The Scroll teaches us that the Jewish people must learn to live this sort of life, and that it must expect miracles of this kind:

Not miracles like the parting of the Red Sea, done 'by a mighty hand and by an outstretched arm,' but rather hidden within the tortuous, winding ways of history.

And within all this, one must believe that 'relief and deliverance will arise to the Jews,' and that in moments of distress, assimilation and masks will be of no avail, even for those who sit in the king’s own palace.

And that despite everything, there is hope."

--Rabbi Adin Steinsaltz

From an essay, "Megillat Esther - The Book of the Exile" by Rabbi Adin Steinsaltz


Monday, March 9, 2009

"Purim: The Festival of Laughter"

"Purim is different.

Jewish festivals are certainly a time of rejoicing, yet they all contain an element of seriousness.

Surely, it is a commandment to rejoice on Passover, Shavuot and Sukkoth, sometimes even to extremes, but this joy has its definitions and boundaries; on the whole, it is a serious kind of joy.

On Purim, however, even when the festival is strictly observed according to all the rules and regulations -- Megillah reading, Purim gifts, donations to the poor and Purim banquet -- there is an overriding mischievous atmosphere, sometimes even a riotous one.

Of course, its expressions differ from place to place and from one group to another, but Purim always involves an element of jest.

Come to think of it, this light-headedness is somewhat odd.

Although Purim is a day of joy, it was preceded by an extremely difficult and threatening period.

The Jewish people have always faced threats, troubles and battles with those who wanted to defeat them or conquer their land.

Most of these wars, however, were not so different from the kinds of clashes that every nation experiences.

The event that preceded Purim was far more serious: it was not a war but a genocide plan, with the aim of wiping the Jewish people off the face of this earth.

It was the very first manifestation of a phenomenon which today we call anti-Semitism, extreme anti-Semitism.

In this specific case, Haman was overcome and hanged on the tree, and all his assistants were defeated.

Yet history proves that he left behind numerous descendants and disciples.

Anti-Semitism may have started with Haman, but by no means did it end with him.

The descendants of Amalek are still in this world, and they are sprouting and growing anew in many times and places.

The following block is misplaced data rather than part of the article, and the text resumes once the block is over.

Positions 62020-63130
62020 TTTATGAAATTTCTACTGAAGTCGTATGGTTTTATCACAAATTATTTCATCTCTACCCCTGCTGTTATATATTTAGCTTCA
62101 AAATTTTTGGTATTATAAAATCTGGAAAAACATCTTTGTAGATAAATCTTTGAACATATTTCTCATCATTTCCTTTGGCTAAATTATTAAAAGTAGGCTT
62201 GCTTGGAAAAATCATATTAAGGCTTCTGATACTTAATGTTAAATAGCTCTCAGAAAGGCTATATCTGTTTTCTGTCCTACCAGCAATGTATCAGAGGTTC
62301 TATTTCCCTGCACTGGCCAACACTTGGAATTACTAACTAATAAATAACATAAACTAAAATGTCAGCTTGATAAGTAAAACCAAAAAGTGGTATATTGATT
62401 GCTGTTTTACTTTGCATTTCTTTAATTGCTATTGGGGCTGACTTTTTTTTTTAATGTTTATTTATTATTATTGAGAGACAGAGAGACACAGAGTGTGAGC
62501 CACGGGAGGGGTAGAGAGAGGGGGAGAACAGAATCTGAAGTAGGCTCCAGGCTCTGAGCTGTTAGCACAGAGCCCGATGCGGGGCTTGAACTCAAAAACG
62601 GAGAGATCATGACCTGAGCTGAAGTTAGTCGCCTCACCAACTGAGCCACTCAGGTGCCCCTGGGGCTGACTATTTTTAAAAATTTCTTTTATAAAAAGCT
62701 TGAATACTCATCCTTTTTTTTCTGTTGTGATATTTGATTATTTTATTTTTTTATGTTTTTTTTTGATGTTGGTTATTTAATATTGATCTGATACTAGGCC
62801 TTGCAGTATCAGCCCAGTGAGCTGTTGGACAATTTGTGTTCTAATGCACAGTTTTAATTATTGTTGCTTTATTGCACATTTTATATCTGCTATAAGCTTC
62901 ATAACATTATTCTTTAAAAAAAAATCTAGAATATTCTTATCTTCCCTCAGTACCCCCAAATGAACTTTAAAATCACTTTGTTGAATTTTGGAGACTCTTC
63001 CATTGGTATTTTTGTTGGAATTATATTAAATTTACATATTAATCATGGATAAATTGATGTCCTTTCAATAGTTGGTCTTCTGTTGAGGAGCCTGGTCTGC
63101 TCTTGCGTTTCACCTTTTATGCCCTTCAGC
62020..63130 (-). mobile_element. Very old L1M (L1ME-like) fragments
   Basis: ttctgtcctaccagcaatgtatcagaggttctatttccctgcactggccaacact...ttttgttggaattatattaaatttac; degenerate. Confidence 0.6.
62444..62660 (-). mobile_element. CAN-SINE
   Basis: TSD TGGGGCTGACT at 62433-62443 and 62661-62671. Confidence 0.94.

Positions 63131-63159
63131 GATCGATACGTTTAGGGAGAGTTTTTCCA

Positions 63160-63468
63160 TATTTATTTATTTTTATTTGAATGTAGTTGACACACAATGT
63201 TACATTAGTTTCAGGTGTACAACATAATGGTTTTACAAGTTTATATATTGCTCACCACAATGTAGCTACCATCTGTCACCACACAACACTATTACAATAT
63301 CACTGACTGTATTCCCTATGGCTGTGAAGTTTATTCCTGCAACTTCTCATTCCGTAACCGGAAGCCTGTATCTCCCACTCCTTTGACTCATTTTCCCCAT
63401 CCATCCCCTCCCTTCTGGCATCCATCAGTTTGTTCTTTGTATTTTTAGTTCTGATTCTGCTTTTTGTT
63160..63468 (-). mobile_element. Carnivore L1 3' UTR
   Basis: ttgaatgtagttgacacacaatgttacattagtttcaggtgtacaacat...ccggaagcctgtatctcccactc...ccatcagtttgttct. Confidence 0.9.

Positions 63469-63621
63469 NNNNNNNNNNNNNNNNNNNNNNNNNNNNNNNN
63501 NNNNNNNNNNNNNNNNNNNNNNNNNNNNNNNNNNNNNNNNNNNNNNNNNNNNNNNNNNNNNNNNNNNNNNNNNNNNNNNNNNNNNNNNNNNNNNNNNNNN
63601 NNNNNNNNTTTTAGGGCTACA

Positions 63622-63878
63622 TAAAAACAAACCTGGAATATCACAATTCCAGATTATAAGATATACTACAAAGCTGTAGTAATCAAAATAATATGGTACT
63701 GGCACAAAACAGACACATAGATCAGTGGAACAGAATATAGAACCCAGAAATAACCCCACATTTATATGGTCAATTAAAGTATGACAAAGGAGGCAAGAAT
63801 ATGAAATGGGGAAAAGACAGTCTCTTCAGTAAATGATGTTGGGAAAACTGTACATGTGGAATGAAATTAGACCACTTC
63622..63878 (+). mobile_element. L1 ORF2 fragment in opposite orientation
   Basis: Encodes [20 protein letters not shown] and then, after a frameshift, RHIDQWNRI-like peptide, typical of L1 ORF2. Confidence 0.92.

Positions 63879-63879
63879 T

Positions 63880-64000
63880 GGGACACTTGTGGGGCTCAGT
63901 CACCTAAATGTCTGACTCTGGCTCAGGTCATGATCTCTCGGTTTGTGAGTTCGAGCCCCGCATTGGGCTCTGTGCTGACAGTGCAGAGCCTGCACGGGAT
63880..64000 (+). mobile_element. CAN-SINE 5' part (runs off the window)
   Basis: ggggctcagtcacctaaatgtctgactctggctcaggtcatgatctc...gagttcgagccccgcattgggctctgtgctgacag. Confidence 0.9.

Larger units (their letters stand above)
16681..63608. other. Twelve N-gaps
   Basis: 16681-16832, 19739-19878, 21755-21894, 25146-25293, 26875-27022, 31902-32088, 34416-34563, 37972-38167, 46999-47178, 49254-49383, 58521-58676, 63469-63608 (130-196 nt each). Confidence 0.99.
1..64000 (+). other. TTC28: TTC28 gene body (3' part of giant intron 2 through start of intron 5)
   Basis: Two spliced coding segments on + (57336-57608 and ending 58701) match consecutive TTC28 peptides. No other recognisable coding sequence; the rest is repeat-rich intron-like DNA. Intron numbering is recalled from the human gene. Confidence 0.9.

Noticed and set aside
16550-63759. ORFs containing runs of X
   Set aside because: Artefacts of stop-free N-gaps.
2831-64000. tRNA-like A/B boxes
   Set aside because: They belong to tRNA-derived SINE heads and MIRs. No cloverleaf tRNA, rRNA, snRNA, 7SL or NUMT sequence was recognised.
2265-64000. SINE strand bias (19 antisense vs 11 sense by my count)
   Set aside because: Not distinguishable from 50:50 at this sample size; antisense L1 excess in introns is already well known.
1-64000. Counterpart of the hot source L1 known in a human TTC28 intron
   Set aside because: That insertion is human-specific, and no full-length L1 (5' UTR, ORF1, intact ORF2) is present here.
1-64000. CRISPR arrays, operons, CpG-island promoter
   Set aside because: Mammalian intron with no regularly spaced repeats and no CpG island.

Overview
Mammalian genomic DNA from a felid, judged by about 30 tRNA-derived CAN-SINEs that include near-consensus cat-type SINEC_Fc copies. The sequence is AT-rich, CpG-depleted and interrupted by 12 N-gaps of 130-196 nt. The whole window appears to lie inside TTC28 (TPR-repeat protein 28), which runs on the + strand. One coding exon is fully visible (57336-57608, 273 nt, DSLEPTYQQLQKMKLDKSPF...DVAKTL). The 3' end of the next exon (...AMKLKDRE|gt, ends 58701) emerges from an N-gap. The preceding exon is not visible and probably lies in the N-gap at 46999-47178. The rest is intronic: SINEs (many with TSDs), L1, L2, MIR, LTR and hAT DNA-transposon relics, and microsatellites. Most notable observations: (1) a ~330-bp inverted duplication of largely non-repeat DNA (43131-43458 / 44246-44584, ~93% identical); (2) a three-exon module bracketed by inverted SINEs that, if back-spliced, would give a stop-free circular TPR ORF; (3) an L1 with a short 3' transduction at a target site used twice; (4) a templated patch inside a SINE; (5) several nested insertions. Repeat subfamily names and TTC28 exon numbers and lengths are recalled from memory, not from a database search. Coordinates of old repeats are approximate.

It does not seem that they have disappeared yet, not even in our enlightened, cosmopolitan era.

Anti-Semitism has often been explained and even justified over the course of time: the reasons given have been religious, racial, and cultural.

But even if there is an element of truth in these excuses, the very proliferation of explanations points to a more basic problem, one that is not always articulated: the continuous existence of the Jewish people through thousands of years of suffering and distress is miraculous, a mystery which defies logic.

And the same is true of anti-Semitism.

This hatred is as mysterious as it is real, and all the explanations for it are external, and often also temporal and haphazard.

It is possible to defend ourselves against enemies who have a reason for hating us; that defense may sometimes resolve issues and even bring about mutual reconciliation.

Against anti-Semitism -- because of its illogical nature -- there may be means of defense, but there is no way that we know of to uproot it.

Over the past several centuries, Jews have tried different methods to resolve this issue: from total assimilation on the one hand, to the establishment of an independent state on the other.

None of these attempts have solved the problem.

They have changed or shifted the riddle; yet anti-Semitism still remains.

So we have only two possible responses left.

The first is to do the best we can – as we did in the days of Esther and in other generations – to defend ourselves from evil and fight it.

This should be done in any case, in order to gain some respite from the outbursts of hatred.

The second option is to laugh.

We laugh not only about the downfall of anti-Semitic individuals or groups, but also about anti-Semitism’s absurdity, ridiculousness and inner contradictions.

These cannot be confronted with or defeated by counter-arguments, but only with laughter: laughter about them and about us.

This laughter is the reflection of our intrinsic reactions.

When faced with such an insoluble impasse, we can despair, disappear and abase ourselves -- or we can laugh.

Laughter does not mean that there is a solution, for there is none.

Instead, our laughter says – 'I am not a part of this.'

If we manage to laugh, it is because we have succeeded in extricating ourselves from its mess.

Through laughter, we pull ourselves out of history and we become immune to the guilt, the blame game and the anxiety.

Through laughter, we declare that we are free even of our irrational bond with Haman's hatred.

We laugh at Haman, Ahasuerus and all their successors because we are the ones who will endure.

Our enemies will survive only as the punch line of jokes.

The day after Purim, we begin thirty days of preparation for Passover.

As Judaism teaches us, elation must find expression in action.